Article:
Haley doesn’t understand her own mortality. She could be one careless combination of substances away from death. If she was home, I lived in a continuing state of fear. I realized she had to be in long term treatment, I couldn’t allow her to destroy herself as well as the family.
We stood outside the entrance doors. Three to six months at the minimum, I had been told. I was numb, emotionless, tired from this long crusade. This is her fourth rehab in nine months. I wanted to be on my way home, speeding down the NJ Turnpike, done with the dispassionate and tedious process of admitting my teenager to yet another rehab. Craving a morsel of fresh hope before I walked away, I told her,
“Haley, you have to go down this road alone. I can’t come with you. Please get better this time, please,” I pleaded with her.
“I am by your side no matter what,” I tell her.
She looked at me spaced out, distracted. Her dark brown eyes were glazed over and bloodshot.
“How much longer is this gonna take? I’m exhausted and crashed. I need my midday dose. I can’t be late. The nurses in the hospital were right on time. I can’t wait any longer.”
I knew better. There’s no room in her mind right now for heartfelt sentiments. But I couldn’t help myself.
It’s the Ritalin she manipulated some doctor into prescribing that she is itching for. Smart. Feed the junkie drugs. But she had managed, as she always does.
Finally, a peppy twenty-something girl called us into a small, dark room to go over the paperwork. The process was very straightforward and impersonal.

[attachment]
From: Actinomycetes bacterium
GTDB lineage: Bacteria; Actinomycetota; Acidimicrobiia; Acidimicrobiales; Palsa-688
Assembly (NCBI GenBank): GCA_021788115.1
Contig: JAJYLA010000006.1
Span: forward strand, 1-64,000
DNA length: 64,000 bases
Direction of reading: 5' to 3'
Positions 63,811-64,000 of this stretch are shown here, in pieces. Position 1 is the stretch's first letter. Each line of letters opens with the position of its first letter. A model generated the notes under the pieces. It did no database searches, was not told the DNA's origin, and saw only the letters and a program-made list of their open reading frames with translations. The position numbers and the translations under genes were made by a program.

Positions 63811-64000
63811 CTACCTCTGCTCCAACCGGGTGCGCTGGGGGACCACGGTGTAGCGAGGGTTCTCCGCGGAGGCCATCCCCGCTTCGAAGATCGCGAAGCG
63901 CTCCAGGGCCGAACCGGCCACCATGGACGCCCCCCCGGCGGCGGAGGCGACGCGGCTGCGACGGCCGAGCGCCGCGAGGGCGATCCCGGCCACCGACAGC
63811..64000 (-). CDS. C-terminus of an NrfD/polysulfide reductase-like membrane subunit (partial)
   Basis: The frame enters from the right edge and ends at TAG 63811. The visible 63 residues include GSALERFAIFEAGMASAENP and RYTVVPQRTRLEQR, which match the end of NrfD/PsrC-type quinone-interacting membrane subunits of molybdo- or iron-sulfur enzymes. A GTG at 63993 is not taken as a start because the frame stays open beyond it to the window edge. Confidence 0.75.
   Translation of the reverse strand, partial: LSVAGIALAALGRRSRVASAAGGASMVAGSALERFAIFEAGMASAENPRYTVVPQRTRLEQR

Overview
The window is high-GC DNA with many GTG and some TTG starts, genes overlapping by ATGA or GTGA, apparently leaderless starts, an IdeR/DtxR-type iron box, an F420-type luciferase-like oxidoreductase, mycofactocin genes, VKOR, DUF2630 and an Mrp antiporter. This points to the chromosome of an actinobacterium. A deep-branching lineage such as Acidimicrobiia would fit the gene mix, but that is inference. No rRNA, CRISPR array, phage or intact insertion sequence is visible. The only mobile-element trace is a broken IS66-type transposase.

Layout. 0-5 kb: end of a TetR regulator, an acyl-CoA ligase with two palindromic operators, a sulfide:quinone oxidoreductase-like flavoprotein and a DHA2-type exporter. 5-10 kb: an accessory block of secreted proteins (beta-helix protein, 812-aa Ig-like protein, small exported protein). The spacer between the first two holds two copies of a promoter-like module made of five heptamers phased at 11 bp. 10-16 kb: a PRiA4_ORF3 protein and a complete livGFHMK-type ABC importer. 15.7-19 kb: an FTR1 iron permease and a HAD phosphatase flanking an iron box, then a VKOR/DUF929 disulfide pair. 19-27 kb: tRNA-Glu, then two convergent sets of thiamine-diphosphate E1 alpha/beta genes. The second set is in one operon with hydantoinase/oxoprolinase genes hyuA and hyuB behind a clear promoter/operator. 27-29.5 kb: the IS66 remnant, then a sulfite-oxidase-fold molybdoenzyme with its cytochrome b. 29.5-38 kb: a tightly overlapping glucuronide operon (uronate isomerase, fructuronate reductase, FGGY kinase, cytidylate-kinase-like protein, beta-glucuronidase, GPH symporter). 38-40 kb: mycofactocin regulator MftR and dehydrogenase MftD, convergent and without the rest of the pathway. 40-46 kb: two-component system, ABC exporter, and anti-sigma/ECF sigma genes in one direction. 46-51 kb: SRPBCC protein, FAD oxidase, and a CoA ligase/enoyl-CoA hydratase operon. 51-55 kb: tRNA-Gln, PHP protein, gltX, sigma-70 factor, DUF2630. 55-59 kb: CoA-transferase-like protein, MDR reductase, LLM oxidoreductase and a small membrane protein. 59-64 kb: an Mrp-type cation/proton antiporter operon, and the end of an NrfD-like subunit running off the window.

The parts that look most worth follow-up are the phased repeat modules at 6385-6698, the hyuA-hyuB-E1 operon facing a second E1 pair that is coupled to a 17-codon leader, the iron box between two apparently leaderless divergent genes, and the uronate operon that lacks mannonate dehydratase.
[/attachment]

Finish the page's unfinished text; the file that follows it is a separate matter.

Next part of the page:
“Sign here, sign there, here’s your copy,” she instructed me, whizzing through the stack of paperwork like a well oiled machine.
I waited for the part where I could tell her about Haley’s history and my reasons for making her start treatment once again. It didn’t happen.
It felt irresponsible to not have a conversation about her condition but she instructed me that the therapist would be in touch on Monday.
“She handles all that, I just do admissions,” she informed me.
After all, she was transported there in an ambulance straight from her two week detox stay at a local hospital. Haley was carted out of the ambulance with her Coach purse on her lap and looking like a space cadet. She had just thrown a fit as they were prepping her to leave the hospital. It was another panic attack. What a really solid attempt at gaining just one more dosage of Klonopin before the drought started.
After the paperwork, the admissions robot announced it was time for goodbyes. Detached, Haley gave me a weak, halfhearted hug.
Walking away from her, I felt a surge of guilt but I had to keep going. I forced myself to show no sign of hesitation. Despite wanting to look back, I didn’t. My daughter could smell weakness on me from a mile away. I focused on getting to the car. The blackout period had started now and I couldn’t see her or talk to her for seven days. A much needed temporary reprieve.
Haley is a challenging case no matter where she goes. Her long, lean body, sharply intelligent mind and charming people skills make her a force to be reckoned with. She’s a 17-year-old mini doctor, very well read on every kind of controlled substance and antidepressant and their effects on specific neurotransmitters in the brain. At times I’ve been embarrassed by the breadth of her knowledge. Sitting in her cave of a room drawing diagrams and making detailed lists, she devours any piece of scientific information on drugs and their interactions, side effects and symptoms needed to obtain them. She hides her knowledge disguised under the perfect recipe of symptoms to get the coveted blue piece of paper that meant her temporary mental freedom and ability to trade for other drugs. Read more at “the fix”…